Trade sale or private equity: which is right for your business?
It’s vital that you become familiar with two main types of company sale: trade sale and private equity.
Whether you’re considering a transaction as part of an exit strategy, or you aim to supercharge the growth of your business with an influx of capital, it’s vital that you become familiar with two main types of company sale: trade and private equity.
Here, we’ll delve deeper into both trade and private equity sales, weighing up the pros and cons of each…
What are the pros and cons of a trade sale?
A trade sale describes a transaction in which a company is sold to another business. Generally, but not always, both businesses operate in the same or similar industry or sector.
It can involve selling all or some of the company’s shares, or selling all or some of the company’s assets, such as stock, brand name, IP and/or premises and liabilities.
Trade sales are an attractive option to many entrepreneurs, not least because fellow businesses within your sector are often best positioned to recognise the strategic benefits of acquiring your company, so may offer a higher price to do so.
A trade sale is also regarded as “cleaner”, both in the sense that it usually allows the owner-manager to walk away more quickly (often following a handover period or earn-out), as well as allowing them to realise a greater portion of the value of the business straight away.
Owner-managers should also expect various due diligence and analysis of any business risks to be part of the sales process, with buyers requiring warranties, and sometimes indemnities, to be included as part of the deal. However, performance of due diligence is a fundamental part of both trade sale and private equity transaction processes, as we’ll see below.
Trade sales are an attractive option to many entrepreneurs, not least because fellow businesses within your sector are often best positioned to recognise the strategic benefits of acquiring your company
Trade sale advantages:
- Strategic trade buyers should always be able to pay a higher price than private equity
- Ability to walk away faster, providing a “clean break” for the entrepreneur
- Where there is synergy with the buyer, an easier transition with less disruption is possible, with potential to capture a share of cost synergies in a competitive process
- Most trade will not require the same level of diligence as private equity, so less burden on your management team and potentially less execution risk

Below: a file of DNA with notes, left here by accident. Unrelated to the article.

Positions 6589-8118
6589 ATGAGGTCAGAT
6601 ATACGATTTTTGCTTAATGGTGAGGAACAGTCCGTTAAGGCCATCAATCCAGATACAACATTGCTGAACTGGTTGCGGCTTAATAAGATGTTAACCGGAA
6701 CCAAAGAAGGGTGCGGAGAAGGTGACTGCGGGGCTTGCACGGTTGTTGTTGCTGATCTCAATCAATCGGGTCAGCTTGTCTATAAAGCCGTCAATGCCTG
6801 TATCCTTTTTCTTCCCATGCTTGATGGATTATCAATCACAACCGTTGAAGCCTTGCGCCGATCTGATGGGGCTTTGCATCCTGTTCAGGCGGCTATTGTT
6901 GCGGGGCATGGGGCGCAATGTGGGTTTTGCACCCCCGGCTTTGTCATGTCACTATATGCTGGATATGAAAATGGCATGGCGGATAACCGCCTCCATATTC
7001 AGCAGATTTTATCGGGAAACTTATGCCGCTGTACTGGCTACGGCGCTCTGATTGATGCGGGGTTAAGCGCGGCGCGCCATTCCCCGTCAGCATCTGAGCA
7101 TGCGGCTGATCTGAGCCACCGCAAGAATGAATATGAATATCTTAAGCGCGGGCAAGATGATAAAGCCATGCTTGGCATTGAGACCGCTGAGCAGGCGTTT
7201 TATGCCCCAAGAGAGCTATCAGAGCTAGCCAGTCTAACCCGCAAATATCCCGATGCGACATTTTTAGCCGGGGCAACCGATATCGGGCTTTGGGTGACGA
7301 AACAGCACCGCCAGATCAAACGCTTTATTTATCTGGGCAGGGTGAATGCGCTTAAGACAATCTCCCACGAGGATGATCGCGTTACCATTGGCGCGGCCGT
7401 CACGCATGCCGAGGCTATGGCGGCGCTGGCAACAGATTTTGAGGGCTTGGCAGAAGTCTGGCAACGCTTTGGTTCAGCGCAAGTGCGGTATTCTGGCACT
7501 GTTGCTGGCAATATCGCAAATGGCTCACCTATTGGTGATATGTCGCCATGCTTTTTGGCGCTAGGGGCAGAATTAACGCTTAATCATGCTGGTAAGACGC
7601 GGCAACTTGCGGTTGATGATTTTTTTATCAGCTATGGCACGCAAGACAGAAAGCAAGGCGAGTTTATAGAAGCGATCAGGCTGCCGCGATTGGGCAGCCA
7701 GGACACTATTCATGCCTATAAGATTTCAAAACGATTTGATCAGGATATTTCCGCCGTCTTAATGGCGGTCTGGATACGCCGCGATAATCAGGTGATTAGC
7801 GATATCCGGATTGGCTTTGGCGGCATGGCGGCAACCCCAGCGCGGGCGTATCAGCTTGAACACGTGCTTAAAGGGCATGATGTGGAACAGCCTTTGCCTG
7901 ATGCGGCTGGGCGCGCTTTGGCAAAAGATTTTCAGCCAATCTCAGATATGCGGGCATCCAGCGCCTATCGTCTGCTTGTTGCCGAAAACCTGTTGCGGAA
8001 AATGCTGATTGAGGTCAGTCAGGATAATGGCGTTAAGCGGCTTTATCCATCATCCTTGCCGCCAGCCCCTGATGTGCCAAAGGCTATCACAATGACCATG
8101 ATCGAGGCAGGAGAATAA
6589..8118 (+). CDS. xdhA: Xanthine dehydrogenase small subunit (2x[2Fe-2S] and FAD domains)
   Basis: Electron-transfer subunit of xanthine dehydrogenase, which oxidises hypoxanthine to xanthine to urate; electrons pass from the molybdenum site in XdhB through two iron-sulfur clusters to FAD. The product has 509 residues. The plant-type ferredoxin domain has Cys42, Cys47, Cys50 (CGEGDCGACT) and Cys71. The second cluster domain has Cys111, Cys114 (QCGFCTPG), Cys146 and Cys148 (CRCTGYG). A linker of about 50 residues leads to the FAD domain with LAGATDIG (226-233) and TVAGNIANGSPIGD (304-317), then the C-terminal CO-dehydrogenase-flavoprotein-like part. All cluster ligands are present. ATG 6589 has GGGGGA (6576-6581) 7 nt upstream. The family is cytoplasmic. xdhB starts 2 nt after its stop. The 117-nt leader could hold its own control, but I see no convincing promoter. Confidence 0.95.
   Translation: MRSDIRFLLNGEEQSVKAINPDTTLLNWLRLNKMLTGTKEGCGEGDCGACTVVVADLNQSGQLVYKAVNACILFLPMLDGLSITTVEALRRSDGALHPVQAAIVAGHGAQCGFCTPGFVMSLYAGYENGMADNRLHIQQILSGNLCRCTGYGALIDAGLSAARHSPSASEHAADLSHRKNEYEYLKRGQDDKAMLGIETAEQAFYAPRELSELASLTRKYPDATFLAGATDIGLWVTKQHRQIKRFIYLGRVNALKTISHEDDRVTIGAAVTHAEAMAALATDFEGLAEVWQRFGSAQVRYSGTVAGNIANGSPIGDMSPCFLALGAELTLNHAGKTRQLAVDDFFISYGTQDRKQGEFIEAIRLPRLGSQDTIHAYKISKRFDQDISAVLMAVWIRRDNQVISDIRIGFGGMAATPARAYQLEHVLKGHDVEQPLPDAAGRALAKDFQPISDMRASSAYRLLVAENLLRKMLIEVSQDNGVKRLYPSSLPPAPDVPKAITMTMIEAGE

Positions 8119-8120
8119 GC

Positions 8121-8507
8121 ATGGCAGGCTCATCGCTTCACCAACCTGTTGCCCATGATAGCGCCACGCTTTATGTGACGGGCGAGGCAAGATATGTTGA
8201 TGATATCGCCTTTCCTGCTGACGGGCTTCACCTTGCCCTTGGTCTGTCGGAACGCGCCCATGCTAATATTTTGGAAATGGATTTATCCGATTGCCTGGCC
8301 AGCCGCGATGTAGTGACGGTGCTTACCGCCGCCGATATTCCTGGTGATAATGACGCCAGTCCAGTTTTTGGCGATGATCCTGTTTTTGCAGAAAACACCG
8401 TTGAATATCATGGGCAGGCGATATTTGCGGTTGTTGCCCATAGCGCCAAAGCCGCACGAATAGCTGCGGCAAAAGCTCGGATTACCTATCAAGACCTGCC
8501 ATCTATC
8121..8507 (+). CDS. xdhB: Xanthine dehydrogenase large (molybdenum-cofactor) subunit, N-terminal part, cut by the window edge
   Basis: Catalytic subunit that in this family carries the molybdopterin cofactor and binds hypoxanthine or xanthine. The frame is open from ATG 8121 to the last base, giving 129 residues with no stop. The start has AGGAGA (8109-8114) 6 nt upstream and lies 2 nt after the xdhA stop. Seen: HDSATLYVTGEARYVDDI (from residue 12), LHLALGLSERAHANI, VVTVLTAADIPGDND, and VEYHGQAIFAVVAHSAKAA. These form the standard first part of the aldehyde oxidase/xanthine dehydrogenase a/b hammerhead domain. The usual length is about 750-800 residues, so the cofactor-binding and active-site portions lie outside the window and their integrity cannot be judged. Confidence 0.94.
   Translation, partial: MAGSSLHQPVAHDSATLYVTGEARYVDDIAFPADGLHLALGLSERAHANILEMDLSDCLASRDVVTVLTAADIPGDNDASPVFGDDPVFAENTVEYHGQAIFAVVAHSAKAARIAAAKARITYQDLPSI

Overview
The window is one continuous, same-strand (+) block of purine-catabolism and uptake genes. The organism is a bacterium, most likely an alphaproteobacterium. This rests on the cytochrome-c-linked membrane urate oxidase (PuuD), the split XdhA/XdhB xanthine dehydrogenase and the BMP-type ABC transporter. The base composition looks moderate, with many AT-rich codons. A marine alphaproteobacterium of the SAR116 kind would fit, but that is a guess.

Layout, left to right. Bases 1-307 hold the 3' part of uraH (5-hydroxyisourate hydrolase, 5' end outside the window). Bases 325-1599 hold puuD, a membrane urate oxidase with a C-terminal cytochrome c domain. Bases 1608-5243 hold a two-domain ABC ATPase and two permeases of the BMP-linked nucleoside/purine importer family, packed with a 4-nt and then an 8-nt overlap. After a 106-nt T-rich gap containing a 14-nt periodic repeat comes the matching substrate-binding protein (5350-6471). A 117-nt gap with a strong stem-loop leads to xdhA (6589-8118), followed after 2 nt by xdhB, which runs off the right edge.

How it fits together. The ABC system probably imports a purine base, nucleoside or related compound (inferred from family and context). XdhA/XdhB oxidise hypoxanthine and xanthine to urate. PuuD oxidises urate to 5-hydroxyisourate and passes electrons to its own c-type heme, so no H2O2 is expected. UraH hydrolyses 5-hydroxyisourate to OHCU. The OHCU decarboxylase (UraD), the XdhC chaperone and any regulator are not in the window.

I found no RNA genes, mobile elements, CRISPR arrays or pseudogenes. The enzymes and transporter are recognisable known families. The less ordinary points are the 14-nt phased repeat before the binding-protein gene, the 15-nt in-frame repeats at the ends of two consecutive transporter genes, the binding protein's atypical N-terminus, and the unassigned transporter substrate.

- Revealing detailed information about the inner workings of the company, potentially to a competitor
- Reputational damage, if your clients end up disliking your buyer
- Cultural fit may not always be perfect
Private equity firms often contribute funding and expertise which help to accelerate the business’s growth, thus becoming a real source of support and backing
What are the pros and cons of a private equity sale?
When working with a private equity firm, an entrepreneur can lessen their engagement in the business and realise some of the value of the company, while still enjoying the benefits of the company’s future growth and success.
Private equity firms often contribute funding and expertise which help to accelerate the business’s growth, thus becoming a real source of support and backing as their portfolio companies scale up or work to gain a competitive advantage in a challenging marketplace.
There has to be a compelling equity growth story and backable management team to attract private equity investment. Private equity firms typically look to exit after three to five years, or longer in the case of some evergreen/patient funds. Their exit will come from a later sale to trade, another private equity firm, or via an IPO.
Since private equity firms are driven to enhance value and target a doubling of their money within this short time frame, they can sometimes be less focused on long-term growth, company culture and/or client relations. For this reason, it’s important that the right private equity firm is chosen to partner with and is as closely aligned with the seller and management as possible. Sellers should also anticipate that they may experience loss of control over the business, a lesser share of future profits (dividends) and increased reporting requirements.
- Entrepreneurs can monetize interest in the business, while retaining some ongoing ownership
- Potentially allows the owner-manager to assume a different role in the business, offering real flexibility to accommodate exiting shareholders and incentivise management going forward
- An influx of investment capital and expertise, to accelerate the company’s growth
- Given the wall of private equity money seeking a “good home”, the price can be close to a trade buyer in a competitive process
- Entrepreneurs may lose some power to steer the business as they see fit
- Increased reporting requirements, so that investors may keep track of progress
- Depending on the firm, some reduced focus on long-term sustainability, company culture and/or customer relations
How to choose the right type of sale
So how does an entrepreneur decide which type of sale will be right for their business?
Clearwater Growth’s Rob Britton, Partner explains: “Some companies lack the growth profile to be of interest to private equity firms. However, they are still great candidates for trade sale. Whichever type of company sale emerges as the most suitable for your business, it’s important to know what your motivations are for selling, and what you and your core team would like to achieve in the near and distant future. This, together with formulating a clear exit strategy, are the building blocks of a successful transaction, and will ensure your objectives remain in focus as the sale takes shape.”
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